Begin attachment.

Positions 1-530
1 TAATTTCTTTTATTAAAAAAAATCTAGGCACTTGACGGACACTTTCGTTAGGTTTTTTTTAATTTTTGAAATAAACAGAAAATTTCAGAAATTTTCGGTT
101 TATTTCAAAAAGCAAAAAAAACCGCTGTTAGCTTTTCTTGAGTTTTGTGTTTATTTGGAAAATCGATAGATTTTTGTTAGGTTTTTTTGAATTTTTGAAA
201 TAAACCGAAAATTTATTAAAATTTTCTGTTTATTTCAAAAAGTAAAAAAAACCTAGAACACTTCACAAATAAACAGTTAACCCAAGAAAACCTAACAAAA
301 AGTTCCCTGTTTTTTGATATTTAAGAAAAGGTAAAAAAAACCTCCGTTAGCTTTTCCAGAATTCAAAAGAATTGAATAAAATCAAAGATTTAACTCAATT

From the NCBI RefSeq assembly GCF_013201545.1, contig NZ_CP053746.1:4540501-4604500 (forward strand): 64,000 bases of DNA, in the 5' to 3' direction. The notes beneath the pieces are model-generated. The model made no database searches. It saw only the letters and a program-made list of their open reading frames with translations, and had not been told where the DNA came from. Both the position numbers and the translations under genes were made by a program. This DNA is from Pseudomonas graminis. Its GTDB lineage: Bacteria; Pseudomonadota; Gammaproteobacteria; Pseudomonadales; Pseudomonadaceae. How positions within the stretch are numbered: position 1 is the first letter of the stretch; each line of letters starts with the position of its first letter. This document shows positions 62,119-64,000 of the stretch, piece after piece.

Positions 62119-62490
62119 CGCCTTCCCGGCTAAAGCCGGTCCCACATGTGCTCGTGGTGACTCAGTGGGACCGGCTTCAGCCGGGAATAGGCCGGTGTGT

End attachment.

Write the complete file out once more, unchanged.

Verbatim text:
Positions 1-530
1 TAATTTCTTTTATTAAAAAAAATCTAGGCACTTGACGGACACTTTCGTTAGGTTTTTTTTAATTTTTGAAATAAACAGAAAATTTCAGAAATTTTCGGTT
101 TATTTCAAAAAGCAAAAAAAACCGCTGTTAGCTTTTCTTGAGTTTTGTGTTTATTTGGAAAATCGATAGATTTTTGTTAGGTTTTTTTGAATTTTTGAAA
201 TAAACCGAAAATTTATTAAAATTTTCTGTTTATTTCAAAAAGTAAAAAAAACCTAGAACACTTCACAAATAAACAGTTAACCCAAGAAAACCTAACAAAA
301 AGTTCCCTGTTTTTTGATATTTAAGAAAAGGTAAAAAAAACCTCCGTTAGCTTTTCCAGAATTCAAAAGAATTGAATAAAATCAAAGATTTAACTCAATT

From the NCBI RefSeq assembly GCF_013201545.1, contig NZ_CP053746.1:4540501-4604500 (forward strand): 64,000 bases of DNA, in the 5' to 3' direction. The notes beneath the pieces are model-generated. The model made no database searches. It saw only the letters and a program-made list of their open reading frames with translations, and had not been told where the DNA came from. Both the position numbers and the translations under genes were made by a program. This DNA is from Pseudomonas graminis. Its GTDB lineage: Bacteria; Pseudomonadota; Gammaproteobacteria; Pseudomonadales; Pseudomonadaceae. How positions within the stretch are numbered: position 1 is the first letter of the stretch; each line of letters starts with the position of its first letter. This document shows positions 62,119-64,000 of the stretch, piece after piece.

Positions 62119-62490
62119 CGCCTTCCCGGCTAAAGCCGGTCCCACATGTGCTCGTGGTGACTCAGTGGGACCGGCTTCAGCCGGGAATAGGCCGGTGTGT